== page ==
Australia Day marks the date that the First Fleet arrived at Port Jackson to form New South Wales in 1788. The next 54 years would see almost 100,000 convicts transported to the colonies.

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Many of these new arrivals were not hardened criminals, but the perpetrators of seemingly minor crimes, such as pickpocketing, or "destroying trees", as seen in the Australian Convict Ships 1786-1849 records.

Others were even more unlucky. One man faced exile for being in possession of a stolen plate.

But perhaps one of the most unlucky stories of all was that of David Millie Arnot. Even for a man with the middle name of Millie, things were about to get a whole lot worse.

Arnot had been working as a Bleacher and Dealer in Yarns for several years, and was well liked within the community. However having become "unfortunate in his circumstances" he ran up debts of £550, around £24,000 today, which he was informed had to be paid in full.

Search Australian Convict Ships 1786-1849

It was reportedly at this point that he was given a large batch of yarn spindles by a manufacturer for him to bleach. As he was owed a second large batch of yarn by another man, Arnot sold the spindles with the intention of replacing them. Except that second batch of yarn never materialised, and so Arnot was charged with "breach of trust" and embezzlement.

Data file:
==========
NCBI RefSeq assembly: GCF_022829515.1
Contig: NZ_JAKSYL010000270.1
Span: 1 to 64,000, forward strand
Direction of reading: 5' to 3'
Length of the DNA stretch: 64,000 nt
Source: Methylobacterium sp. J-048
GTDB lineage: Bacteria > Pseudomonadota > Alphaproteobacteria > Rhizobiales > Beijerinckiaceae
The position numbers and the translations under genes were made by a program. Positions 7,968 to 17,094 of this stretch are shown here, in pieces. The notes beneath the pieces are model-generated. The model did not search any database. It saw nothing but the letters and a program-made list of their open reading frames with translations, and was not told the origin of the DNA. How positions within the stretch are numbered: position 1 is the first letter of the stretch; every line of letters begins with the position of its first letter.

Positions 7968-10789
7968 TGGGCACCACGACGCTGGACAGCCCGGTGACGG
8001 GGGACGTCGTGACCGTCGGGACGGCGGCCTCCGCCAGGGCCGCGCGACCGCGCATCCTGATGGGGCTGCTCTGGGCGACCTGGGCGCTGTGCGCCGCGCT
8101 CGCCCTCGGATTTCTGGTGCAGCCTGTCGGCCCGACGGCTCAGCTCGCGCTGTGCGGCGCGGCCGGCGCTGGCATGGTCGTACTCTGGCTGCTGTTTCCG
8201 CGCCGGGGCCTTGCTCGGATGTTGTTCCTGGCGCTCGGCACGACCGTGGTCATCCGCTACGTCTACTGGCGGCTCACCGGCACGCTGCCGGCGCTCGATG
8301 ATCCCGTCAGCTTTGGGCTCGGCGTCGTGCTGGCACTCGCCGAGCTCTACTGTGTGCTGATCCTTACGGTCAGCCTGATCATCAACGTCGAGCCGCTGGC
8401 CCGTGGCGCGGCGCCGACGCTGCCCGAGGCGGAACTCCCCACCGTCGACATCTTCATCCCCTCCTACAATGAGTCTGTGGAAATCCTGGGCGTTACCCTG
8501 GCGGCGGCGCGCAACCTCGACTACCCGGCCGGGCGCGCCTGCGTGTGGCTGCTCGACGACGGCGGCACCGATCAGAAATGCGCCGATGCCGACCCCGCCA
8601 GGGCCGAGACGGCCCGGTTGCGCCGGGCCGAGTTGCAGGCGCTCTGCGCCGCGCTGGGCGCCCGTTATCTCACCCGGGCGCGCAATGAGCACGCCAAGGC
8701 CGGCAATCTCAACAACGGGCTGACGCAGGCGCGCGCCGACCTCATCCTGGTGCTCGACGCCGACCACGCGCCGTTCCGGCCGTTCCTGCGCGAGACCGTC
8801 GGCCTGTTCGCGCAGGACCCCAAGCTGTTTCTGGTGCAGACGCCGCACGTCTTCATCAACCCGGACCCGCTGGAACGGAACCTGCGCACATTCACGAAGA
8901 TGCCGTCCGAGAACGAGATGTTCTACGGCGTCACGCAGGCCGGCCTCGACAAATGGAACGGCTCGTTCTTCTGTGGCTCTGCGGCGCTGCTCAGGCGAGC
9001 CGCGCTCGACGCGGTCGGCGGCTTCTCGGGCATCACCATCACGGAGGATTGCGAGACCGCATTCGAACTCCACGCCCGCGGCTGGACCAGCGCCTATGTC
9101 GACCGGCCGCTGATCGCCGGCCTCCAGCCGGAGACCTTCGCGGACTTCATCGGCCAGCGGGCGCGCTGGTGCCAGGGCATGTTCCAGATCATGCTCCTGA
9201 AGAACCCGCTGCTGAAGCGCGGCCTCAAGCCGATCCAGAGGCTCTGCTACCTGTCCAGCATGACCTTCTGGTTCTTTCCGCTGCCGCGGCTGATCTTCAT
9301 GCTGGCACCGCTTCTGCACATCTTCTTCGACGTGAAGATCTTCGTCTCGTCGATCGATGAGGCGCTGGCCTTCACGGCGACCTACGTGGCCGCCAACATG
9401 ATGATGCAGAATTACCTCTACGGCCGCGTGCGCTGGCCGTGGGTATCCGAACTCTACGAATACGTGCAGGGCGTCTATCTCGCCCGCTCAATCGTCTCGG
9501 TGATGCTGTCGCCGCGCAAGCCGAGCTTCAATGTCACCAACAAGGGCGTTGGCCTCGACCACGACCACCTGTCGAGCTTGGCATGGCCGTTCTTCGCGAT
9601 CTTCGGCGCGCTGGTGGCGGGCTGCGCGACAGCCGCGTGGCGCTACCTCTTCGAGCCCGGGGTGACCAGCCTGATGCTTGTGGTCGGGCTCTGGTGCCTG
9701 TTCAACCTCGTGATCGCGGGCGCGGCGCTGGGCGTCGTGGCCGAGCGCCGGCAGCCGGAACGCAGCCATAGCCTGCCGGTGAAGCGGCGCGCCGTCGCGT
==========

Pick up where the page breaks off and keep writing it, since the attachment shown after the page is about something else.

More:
On 27 September 1837, Arnot was sentenced to seven years transportation.

Fife Herald - Thursday 05 October 1837© THE BRITISH LIBRARY BOARD. ALL RIGHTS RESERVED

The people of Pathhead, Kirkaldy rallied around their fellow townsman, starting petitions appealing for a change of sentence. The England & Wales, Crime, Prisons & Punishment, 1770-1935 records contain dozens of pages of case notes, as well as several testimonials to his character, reminding the judge that he had a wife and five young children.

The petition was signed by many, including several upstanding members of the community.

Alas, it was to no avail. In 1838, after undergoing thorough scrutiny for the records...

Office Copies of Printed Indents 1831-1842, in the Australian Convict Ships records

...Arnot boarded the Earl Grey, and settled in New South Wales.

Australian Convict Tickets of Leave 1824-1874

There are rumours that his family went to join him a few years after his conviction. If that did happen Arnot may have been in for a shock; his wife appears in the 1841 England, Wales & Scotland Census with six children, one of whom is only two years old…

Read the advice Charles Dickens gave his son, who was emigrating to Australia...